Take the information you have gathered from your research and bring together the characteristics and similarities to create a story for each profile. Think about how they spend their money, how they make use of their time, what they like and enjoy, and what troubles them.

Use these stories and insight to really home in on your audience. Give them a name and identity. Describe them in as much detail as possible so you and your team can really understand the nature and psychology of your buyer.

Step 4 – Put Personas at the Heart of Your Marketing

Once you have detailed personas for your target audience and know who your development is most likely to appeal to, you can use this as the inspiration for all of your marketing activities.

The look and feel of your branding and photography should be attractive to your persona. If, for example, your persona likes luxury developments, your marketing materials need to impart a sense of prestige and quality.

Your copy should be written with them in mind. Aim to capture their imagination, provide the relevant details they will want to know and address their concerns.

The persona will also have an impact on the marketing channels you use to reach them. Social media advertising may be more applicable for younger first time buyer personas whilst a downsizer persona may be more engaged by features in glossy magazines or newspapers.

When Should You Create a Persona?

If you are thinking of purchasing land or a building for a new property development, it is worth creating your personas as early as possible in this process.

Don’t underestimate how powerful your personas are. They are benchmarks for your target audience that should be at the forefront of any decision making. They will enable you to put your customer first and answer questions, such as, who will buy this completed project? What are my buyer’s expectations? How will we meet or surpass those expectations?

You will want to have your target audience in mind even before you negotiate a land acquisition. Key locational factors such as whether the opportunity is based in a town or city, on the coast or near transport facilities will have an impact on what buyers will be attracted to a development in that area and what size and type of property they will meet their needs. If you have your marketing personas in place you will be armed with a great deal of insight that can ensure you make the right decisions.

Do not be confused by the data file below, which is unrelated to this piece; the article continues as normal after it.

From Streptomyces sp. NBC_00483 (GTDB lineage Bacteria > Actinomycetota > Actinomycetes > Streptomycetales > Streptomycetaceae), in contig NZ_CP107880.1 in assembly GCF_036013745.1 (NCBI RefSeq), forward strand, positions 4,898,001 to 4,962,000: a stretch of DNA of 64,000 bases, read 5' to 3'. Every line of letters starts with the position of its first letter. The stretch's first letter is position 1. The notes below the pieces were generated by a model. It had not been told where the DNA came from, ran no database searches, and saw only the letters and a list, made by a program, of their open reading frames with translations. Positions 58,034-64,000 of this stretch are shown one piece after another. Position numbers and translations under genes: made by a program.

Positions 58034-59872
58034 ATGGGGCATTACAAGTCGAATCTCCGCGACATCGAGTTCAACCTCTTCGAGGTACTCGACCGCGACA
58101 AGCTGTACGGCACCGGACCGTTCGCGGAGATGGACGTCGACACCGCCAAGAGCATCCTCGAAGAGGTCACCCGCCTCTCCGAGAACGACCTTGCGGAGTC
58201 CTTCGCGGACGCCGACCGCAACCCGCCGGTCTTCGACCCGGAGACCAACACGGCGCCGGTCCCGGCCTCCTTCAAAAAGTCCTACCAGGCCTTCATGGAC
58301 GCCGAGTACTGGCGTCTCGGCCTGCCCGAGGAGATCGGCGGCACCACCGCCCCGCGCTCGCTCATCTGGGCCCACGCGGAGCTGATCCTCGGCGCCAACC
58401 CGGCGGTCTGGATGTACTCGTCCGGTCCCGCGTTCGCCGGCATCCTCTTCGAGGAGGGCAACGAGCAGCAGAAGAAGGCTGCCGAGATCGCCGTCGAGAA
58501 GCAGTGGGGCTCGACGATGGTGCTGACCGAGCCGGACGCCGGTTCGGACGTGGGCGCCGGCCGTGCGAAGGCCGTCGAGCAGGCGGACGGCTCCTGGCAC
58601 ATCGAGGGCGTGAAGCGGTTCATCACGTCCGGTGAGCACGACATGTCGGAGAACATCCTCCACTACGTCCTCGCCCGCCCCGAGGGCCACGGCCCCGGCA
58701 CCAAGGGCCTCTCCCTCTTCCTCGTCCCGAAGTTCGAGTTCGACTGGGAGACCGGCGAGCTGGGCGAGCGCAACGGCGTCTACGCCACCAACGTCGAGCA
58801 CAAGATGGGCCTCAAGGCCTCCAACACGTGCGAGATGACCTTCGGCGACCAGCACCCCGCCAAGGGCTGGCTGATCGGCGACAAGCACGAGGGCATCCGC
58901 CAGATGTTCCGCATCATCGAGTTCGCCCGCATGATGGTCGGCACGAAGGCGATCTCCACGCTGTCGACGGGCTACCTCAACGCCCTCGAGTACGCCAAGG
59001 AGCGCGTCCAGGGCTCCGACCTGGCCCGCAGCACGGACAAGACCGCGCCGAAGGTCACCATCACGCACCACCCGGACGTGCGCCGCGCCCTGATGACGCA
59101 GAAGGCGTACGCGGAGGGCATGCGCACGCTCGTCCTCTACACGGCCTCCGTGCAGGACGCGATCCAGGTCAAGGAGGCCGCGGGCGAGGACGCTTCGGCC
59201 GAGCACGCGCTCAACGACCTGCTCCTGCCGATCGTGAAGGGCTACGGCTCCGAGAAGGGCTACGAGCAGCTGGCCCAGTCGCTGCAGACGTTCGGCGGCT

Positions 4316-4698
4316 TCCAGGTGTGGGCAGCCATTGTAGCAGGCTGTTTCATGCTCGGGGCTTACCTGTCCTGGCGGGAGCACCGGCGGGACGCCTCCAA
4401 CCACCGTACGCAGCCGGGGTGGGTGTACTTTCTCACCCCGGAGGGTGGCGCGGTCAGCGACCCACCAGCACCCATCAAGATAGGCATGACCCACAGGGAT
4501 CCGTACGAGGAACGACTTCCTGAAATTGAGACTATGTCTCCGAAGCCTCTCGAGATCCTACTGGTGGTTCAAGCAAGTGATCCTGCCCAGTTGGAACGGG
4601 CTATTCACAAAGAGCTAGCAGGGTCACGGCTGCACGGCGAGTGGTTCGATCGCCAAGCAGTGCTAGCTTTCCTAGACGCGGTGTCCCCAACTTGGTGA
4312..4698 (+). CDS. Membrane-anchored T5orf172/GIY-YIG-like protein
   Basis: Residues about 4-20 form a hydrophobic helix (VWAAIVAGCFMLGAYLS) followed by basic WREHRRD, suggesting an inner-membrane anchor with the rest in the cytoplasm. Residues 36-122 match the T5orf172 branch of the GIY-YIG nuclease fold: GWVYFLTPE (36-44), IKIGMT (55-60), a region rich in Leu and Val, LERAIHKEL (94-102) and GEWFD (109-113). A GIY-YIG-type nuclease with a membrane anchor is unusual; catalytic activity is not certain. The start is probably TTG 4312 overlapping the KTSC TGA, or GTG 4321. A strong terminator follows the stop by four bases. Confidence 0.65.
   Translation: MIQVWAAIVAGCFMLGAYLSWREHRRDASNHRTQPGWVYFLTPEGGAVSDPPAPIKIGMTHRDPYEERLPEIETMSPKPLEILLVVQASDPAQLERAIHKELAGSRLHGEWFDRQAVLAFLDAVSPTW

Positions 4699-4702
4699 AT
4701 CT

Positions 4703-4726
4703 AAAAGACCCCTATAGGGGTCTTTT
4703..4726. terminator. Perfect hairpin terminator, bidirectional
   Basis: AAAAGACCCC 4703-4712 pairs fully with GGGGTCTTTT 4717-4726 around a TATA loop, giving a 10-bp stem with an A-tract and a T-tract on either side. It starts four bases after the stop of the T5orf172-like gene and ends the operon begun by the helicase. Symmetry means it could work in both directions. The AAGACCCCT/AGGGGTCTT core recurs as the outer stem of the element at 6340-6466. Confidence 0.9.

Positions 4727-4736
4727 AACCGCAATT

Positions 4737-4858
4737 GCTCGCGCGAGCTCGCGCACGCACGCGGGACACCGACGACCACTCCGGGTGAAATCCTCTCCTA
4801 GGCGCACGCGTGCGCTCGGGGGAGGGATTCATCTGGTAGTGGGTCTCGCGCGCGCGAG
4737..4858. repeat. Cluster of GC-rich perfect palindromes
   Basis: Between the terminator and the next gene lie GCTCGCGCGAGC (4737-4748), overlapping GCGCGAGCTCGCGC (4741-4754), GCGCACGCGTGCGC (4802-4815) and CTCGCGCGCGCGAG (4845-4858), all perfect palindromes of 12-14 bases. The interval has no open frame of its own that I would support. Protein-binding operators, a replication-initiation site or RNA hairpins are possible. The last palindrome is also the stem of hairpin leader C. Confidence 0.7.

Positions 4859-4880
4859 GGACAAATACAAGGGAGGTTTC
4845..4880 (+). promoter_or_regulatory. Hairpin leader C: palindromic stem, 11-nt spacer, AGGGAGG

How Personas Inform Other Areas of Development and Construction?

Personas are not just useful for marketing purposes. They can also be valuable in informing other areas of development and construction to ensure that your projects are relevant to your potential buyers.

You should have your personas in mind when you are thinking about the design and layout of the properties in your development. Having an understanding of the types of people who are likely to be using the buildings you create will influence decisions about the number of parking spaces, garage sizes, outdoor spaces, whether a lift is required and how many bedrooms are required.

Personas can have an impact on the quality of the development that you build such as whether it is a high specification luxury property for wealthy couples, or a lower specification apartment block targeted at busy professionals who don’t generally spend much time at home. They should also be referred to when you are designing the interior of your show homes to ensure that they will appeal to your target buyer.

Personas are not just for residential property developments either. They can be used effectively for commercial property too. For example, by informing the type of company who would be attracted to high end offices in an upmarket area of a city or a commercial unit on the outskirts of a small town.

Example Developments and Personas

Let’s consider what example target personas might look like for different property developments.

Development A

Inner city development featuring a mix of one and two bedroom apartments and studios designed by a leading architect known for their bold and creative buildings.